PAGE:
Phishing attacks have been on the rise recently because, to put it bluntly, they work. The Anti-Phishing Working Group recorded 1.22 million phishing attacks in 2016, a 65% increase over the previous year. Phishing is the most common way attackers deliver ransomware, which is the fastest-growing form of malware.

Even though phishing has been around for a long time, it’s still amazingly effective. Some attacks have been found to record click-through rates of 30% or more (marketers would kill for that!). As the Gmail attack showed, phishers are becoming sneakier and more effective.

Most phishing attacks take the form of emails disguised to look like they come from trusted sources. The subject line usually carries an urgent message intended to drive immediate action, such as notice that an account has been compromised or that a service is about to be suspended. The attacker’s goal is to alarm the recipient and prompt immediate action – usually downloading an attachment or clicking on a link – without thinking about what they’re doing. That one click can trigger a malware infection.

Here are five steps to keeping yourself safe.

  1. Beware of poor spelling or grammar. Many phishing attacks originate outside the U.S. from people whose first language isn’t English. Legitimate organizations attend to details like grammar, spelling and usage. If the email contains these errors, it’s probably a scam.
  2. Never respond to requests for information. Reputable organizations will never ask you to send passwords, credit card numbers or other personally identifiable information by email. Never.
  3. Check the email address. There are two parts to the “From” part of an email: the user name (or alias) and the email address. The alias can be anything the sender wants it to be, but you can’t disguise an email address. Phishers always change the alias to look legitimate, like “PayPal Customer Service.” But if the email address in that example isn’t PayPal.com, the message is a fake. Always check before clicking.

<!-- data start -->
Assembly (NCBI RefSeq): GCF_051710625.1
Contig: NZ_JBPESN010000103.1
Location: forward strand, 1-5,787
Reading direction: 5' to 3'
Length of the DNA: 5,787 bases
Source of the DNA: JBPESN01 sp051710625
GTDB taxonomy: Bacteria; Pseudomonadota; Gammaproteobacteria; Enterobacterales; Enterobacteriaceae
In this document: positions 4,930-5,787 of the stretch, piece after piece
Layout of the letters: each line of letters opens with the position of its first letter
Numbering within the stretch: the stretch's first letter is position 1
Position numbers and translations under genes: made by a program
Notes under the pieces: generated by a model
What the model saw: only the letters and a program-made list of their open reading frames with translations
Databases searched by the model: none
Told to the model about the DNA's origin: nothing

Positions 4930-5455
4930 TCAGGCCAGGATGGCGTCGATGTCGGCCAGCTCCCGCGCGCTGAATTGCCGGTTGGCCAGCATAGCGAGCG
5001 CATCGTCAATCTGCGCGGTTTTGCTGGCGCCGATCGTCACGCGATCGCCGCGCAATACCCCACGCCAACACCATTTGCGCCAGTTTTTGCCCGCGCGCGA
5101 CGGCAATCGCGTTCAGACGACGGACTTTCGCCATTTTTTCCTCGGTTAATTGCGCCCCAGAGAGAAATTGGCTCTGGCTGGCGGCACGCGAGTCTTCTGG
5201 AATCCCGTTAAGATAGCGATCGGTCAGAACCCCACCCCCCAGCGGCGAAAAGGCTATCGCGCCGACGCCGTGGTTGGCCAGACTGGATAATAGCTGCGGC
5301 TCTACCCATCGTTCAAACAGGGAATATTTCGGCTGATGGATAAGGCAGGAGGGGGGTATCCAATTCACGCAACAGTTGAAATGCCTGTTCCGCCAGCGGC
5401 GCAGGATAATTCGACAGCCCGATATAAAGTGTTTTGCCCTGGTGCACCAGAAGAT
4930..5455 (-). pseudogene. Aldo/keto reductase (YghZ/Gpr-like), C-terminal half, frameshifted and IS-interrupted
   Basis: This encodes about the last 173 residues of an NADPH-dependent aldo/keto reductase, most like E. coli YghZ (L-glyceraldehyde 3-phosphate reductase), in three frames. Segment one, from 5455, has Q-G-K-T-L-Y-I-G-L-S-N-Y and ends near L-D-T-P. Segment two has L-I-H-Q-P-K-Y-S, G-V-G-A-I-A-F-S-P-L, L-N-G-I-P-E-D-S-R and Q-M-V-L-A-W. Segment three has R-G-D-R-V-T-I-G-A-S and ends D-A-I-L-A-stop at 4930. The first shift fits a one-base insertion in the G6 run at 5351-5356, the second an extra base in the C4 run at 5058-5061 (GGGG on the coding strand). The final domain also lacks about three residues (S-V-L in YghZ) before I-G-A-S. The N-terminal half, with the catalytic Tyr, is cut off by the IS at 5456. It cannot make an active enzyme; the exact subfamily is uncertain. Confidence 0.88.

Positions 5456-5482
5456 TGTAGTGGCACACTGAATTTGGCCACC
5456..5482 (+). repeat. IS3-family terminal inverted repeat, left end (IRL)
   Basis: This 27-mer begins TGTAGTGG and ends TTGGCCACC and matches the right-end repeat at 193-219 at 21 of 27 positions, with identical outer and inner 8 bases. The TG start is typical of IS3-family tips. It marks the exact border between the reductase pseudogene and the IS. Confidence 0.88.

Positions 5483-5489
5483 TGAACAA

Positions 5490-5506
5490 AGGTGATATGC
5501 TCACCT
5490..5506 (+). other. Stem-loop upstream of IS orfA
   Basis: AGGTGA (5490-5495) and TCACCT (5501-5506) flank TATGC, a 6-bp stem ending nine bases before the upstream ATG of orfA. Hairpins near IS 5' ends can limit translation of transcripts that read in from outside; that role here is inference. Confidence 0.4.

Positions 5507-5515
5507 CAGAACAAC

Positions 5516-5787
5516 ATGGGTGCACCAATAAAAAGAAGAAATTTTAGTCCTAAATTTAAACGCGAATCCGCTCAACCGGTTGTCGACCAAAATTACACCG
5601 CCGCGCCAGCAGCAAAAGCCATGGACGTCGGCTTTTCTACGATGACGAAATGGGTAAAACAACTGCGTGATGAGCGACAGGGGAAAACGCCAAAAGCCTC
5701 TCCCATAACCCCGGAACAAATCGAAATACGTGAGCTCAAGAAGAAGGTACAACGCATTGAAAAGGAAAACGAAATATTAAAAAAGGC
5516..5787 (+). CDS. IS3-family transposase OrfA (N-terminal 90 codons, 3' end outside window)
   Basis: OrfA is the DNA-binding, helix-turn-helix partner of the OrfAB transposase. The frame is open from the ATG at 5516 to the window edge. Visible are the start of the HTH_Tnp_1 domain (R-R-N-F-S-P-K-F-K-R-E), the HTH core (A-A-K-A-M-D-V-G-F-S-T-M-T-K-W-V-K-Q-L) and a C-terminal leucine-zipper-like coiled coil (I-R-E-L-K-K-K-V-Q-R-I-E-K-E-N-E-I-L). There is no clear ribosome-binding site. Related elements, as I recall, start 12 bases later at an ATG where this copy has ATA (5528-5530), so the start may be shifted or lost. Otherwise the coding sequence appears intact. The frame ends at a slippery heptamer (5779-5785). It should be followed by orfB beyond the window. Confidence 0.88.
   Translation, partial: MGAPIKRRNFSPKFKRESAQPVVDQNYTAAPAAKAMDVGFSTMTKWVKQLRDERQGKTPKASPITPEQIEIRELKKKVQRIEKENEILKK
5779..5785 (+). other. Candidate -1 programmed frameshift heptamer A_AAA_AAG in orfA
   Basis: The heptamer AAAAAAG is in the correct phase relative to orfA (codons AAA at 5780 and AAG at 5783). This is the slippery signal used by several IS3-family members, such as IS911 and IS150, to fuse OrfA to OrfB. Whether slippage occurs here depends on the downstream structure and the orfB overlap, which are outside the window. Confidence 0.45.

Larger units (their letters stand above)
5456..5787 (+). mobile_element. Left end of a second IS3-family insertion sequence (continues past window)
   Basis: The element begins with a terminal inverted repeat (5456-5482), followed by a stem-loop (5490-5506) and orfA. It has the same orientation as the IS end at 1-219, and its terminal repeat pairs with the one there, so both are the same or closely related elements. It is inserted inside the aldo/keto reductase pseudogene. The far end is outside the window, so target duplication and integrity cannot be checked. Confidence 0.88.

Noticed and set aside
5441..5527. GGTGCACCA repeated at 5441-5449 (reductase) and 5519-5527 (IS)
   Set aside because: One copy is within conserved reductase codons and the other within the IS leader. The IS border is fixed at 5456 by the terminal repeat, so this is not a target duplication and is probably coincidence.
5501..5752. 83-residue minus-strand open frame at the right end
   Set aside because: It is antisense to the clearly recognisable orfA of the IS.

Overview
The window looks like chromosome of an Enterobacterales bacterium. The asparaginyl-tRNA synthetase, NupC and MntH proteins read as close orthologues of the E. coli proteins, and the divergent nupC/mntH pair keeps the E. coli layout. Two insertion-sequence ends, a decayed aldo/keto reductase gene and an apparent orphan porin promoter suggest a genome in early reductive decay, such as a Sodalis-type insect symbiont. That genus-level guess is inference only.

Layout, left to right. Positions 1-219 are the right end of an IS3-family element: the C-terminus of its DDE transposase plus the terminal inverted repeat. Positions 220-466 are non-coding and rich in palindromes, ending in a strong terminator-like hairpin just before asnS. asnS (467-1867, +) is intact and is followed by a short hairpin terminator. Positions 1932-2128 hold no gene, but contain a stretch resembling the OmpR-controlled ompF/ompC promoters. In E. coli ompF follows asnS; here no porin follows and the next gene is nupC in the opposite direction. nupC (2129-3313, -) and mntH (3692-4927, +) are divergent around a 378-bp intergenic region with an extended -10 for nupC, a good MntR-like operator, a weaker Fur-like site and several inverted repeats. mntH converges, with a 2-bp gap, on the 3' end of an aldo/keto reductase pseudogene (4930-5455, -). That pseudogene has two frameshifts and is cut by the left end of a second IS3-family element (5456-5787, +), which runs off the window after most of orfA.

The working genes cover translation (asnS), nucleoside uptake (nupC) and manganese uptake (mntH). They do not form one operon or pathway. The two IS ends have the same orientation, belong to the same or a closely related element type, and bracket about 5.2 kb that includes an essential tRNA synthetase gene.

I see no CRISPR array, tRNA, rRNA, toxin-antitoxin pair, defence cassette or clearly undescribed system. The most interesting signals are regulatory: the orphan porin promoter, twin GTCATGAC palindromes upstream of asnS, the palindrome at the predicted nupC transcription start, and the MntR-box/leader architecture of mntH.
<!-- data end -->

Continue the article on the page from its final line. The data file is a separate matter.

4. Don’t click unless you’re sure. A favorite tactic of phishers is to entice their victims to click on a link that purports to send them to a login or payment page. The page is disguised to look legitimate, but it’s a false front intended to capture information. Before clicking any link, hover your mouse pointer over it first. The address will show up at the bottom of your browser or email client screen. If it looks suspicious, get out of there. Beware of addresses that are doctored to look legitimate, such as “Googlecom.es.”
  5. Use a password manager. One of the little-known benefits of a password manager is that it protects you from phishing scams. That’s because it won’t work on a login page where the URL doesn’t match the URL entered when the record was created. So even if the phisher tricks you into clicking on a link, the password manager gives you an extra layer of protection. Think of it as phishing insurance.

Why You Should Change Your Social Network Passwords Now

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When was the last time you changed your Facebook password? If you’re like many of us, you probably can’t even remember. Facebook won’t prompt you to make a change, and its two-factor authentication is strictly optional. The same goes for Twitter. LinkedIn is a bit more aggressive in that area, but it, too, makes the feature optional.

We tend not think of our social media accounts as important points of vulnerability because we don’t store payment information there. But think again. Recent hacks of McAfee’s LinkedIn account and McDonald’s Twitter account show how easy it is for even big companies to be compromised. Facebook co-founder Mark Zuckerberg’s social network accounts were hacked last year. It can happen to companies of any size and it can happen to individuals, too.

Consider what a malicious person with access to your social accounts could do:

  • Impersonate you and post content that embarrasses you and alienates friends and colleagues;
  • Access personal settings to look up information like addresses and phone numbers that you share only with your closest friends, opening the door to identity theft;
  • Access content, such as photos and videos, that you share only with close friends or family members;
  • Log in to the myriad of services that use Oauth, the popular single sign-on method used by thousands of other websites;
  • Once signed in on those services, repeat the mischief elsewhere;